Thank you, for that introduction, and thank you for having us today. We are excited to be here—with other friends and colleagues from the Salvadoran government, media, civil society, and the University—to participate in this ceremony that brings together in partnership the United States Department of State, the University of Central America, and the international NGO IREX to promote freedom of expression in Latin America.
Muchas gracias por su introducción estimado Rector Oliva, y muchas gracias por invitarnos este día. Estamos muy emocionados por estar aquí junto a todos estos distinguidos amigos y colegas del gobierno, los medios, la sociedad civil y la academia de El Salvador, para formar parte de esta ceremonia en la que se concretizan los esfuerzos conjuntos del Departamento de Estado de los Estados Unidos, la Universidad Centroamericana, y la ONG Internacional IREX para promover la libertad de expresión en América Latina.
President Obama has expressed the U.S. commitment to the principle that a free press plays a vital role in fostering innovative, successful, and stable democracies, and that independent journalists should be able to operate freely and without fear. Freedom of expression is a fundamental human right and an indispensable instrument for a representative democracy. It is enshrined in Article 19 of the Universal Declaration of Human Rights. And in this hemisphere, the Inter-American Democratic Charter recognizes freedom of expression and of the press as “essential components” of the exercise of democracy.
But despite its recognition as a universal human right, around the world, in every region, freedom of expression is being threatened. Governments employ a range of tactics to harass, threaten, and silence journalists. For example, journalists are selectively prosecuted in the courts through the use of criminal libel and defamation laws, as well as through misuse of anti-terrorism laws. Governments intentionally levy burdensome taxes and fees on independent news organizations, financially crippling them. In order to control messages and access to information, while simultaneously edging out independent voices, governments buy up media outlets and arbitrarily shut down websites and social media platforms.
And beyond these regulatory threats, journalists—particularly those who report on criminal activity and corruption—are often themselves victims of violence. They are threatened, harassed, attacked, even killed and “disappeared” just for doing their job. And when that happens, government institutions often lack the ability to protect journalists and prosecute those responsible.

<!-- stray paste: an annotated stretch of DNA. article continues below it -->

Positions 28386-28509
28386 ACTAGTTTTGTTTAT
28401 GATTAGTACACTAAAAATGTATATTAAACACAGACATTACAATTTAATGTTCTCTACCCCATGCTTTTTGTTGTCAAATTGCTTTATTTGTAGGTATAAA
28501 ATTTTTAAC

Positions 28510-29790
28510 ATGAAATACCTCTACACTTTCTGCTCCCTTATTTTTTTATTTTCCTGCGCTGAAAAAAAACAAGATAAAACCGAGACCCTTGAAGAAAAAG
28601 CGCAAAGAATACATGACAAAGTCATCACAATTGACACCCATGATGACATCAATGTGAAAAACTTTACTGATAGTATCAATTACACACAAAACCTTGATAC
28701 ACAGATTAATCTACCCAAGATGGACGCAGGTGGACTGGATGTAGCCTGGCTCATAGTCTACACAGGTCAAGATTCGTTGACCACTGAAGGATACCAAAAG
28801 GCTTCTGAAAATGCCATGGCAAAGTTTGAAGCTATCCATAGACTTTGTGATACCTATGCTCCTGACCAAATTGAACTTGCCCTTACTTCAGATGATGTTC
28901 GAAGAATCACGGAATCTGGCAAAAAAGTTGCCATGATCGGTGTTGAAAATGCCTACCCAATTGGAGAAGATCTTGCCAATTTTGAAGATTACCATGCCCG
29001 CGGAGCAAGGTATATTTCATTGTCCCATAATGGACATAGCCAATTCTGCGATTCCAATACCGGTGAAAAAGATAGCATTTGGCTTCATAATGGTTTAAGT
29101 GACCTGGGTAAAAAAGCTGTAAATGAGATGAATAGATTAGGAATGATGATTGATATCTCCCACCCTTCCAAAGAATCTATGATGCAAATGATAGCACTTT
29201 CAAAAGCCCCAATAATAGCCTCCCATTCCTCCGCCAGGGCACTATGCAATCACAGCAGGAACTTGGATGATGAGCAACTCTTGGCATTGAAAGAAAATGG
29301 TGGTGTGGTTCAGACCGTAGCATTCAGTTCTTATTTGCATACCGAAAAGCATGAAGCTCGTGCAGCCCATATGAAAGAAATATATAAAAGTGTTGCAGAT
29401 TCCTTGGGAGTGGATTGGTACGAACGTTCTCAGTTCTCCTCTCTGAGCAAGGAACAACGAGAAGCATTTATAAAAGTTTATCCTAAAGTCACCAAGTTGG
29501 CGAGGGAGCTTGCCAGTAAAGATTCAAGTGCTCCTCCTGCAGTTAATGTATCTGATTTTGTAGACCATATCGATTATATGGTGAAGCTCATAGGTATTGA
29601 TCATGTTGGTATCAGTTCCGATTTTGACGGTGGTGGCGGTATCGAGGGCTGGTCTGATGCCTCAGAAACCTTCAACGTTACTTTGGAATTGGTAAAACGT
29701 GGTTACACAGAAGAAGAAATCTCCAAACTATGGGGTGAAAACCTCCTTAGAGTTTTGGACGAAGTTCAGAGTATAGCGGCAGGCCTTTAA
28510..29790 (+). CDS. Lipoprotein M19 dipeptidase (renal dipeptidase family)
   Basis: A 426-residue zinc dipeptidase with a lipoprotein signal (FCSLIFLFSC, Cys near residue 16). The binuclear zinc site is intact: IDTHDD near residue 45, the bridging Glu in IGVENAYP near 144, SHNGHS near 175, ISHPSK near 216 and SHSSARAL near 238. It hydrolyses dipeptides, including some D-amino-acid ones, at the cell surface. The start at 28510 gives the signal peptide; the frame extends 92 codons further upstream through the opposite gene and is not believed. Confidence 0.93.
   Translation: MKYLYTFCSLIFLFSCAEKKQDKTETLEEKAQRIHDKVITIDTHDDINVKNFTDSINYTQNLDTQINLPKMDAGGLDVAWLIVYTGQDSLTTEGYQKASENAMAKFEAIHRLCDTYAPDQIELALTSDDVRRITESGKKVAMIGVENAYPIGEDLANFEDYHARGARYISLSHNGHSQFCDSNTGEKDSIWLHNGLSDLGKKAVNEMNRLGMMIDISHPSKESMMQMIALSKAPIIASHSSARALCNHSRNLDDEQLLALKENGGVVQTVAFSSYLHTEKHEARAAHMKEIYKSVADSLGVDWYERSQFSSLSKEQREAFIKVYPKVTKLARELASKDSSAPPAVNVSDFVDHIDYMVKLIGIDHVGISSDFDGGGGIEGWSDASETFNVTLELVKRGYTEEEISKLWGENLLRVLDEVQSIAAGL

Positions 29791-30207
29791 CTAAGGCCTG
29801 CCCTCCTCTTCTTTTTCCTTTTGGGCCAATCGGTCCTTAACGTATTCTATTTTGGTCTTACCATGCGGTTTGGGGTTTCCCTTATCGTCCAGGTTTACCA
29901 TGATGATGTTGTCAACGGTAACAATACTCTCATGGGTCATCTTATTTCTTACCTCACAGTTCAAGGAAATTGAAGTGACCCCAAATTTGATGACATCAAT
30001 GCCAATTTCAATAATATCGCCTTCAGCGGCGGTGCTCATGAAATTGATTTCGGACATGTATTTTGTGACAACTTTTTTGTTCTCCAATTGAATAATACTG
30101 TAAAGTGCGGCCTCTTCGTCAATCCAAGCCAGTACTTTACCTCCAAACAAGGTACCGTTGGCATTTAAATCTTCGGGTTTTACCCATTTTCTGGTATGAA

We are concerned about threats to journalists here in Central America. Journalists in Central America face significant risks to their physical safety and to their ability to report. Gangs and organized crime groups often target journalists. Although governments in the region generally respect freedom of expression, impunity remains a major challenge and leads to self-censorship on important issues like organized crime, drug trafficking, and corruption. We are pleased to see that El Salvador has investigated and prosecuted some cases of this kind.
We must work together to protect and advance journalist safety and freedom of expression. And as President Obama has said, governments, including the U.S. government, should work to create societies that honor the role of a free press. The U.S. government strives to do that around the world, both through our diplomacy and foreign assistance programs. Diplomatically, we raise these issues at every level. We are participating in UNESCO’s World Press Freedom Day celebrations this week. In Latin America, we support freedom of expression at the OAS. And just over a week ago, we released our annual Country Reports on Human Rights Practices in which we report on freedom of speech and of the press in more than 190 countries.
I am proud to be here for the signing of the Memorandum of Understanding that will cement the relationship between the University, IREX, and the State Department. Overall, the State Department has committed $1 million, with provisional plans to provide an additional $1 million, to fund three hubs around the world, including this one at UCA. These hubs are designed to address the threats journalists face in their work, providing trainings to journalists in El Salvador, Guatemala, and Honduras on how to work safely in dangerous environments and online. They’ll also learn how to cope with the stress that comes from working in hostile, unpredictable environments.
In addition to trainings, the hubs will provide real-time help to journalists when, as happens all too often, they receive death threats, are followed or thrown in jail, when they or their family members are kidnapped. In those emergency situations, the hub will sound the alarm and quickly bring financial resources together with influential contacts to get the journalist the help he or she needs. And if a journalist feels that he or she is in imminent danger, the hub will provide a personalized plan for safety.
This hub, along with other U.S. government programs in Latin America, is the embodiment of our long-term commitment to the promotion of freedom of expression. Not only do we provide trainings like the ones that will be provided through the hub; we also invest millions in programs that train local NGOs and media professionals on how to advocate for laws that will foster, instead of quash, media freedom. Other programs promote the adoption of professional codes of conduct, and still others focus on improving the quality of investigative reporting.
But the international community can always do more. So I look forward to learning from the panel today and hearing from others at the reception about how the U.S. government can become even more deeply involved in this important issue. And with that, I turn it over to Jose Luis and our panelists.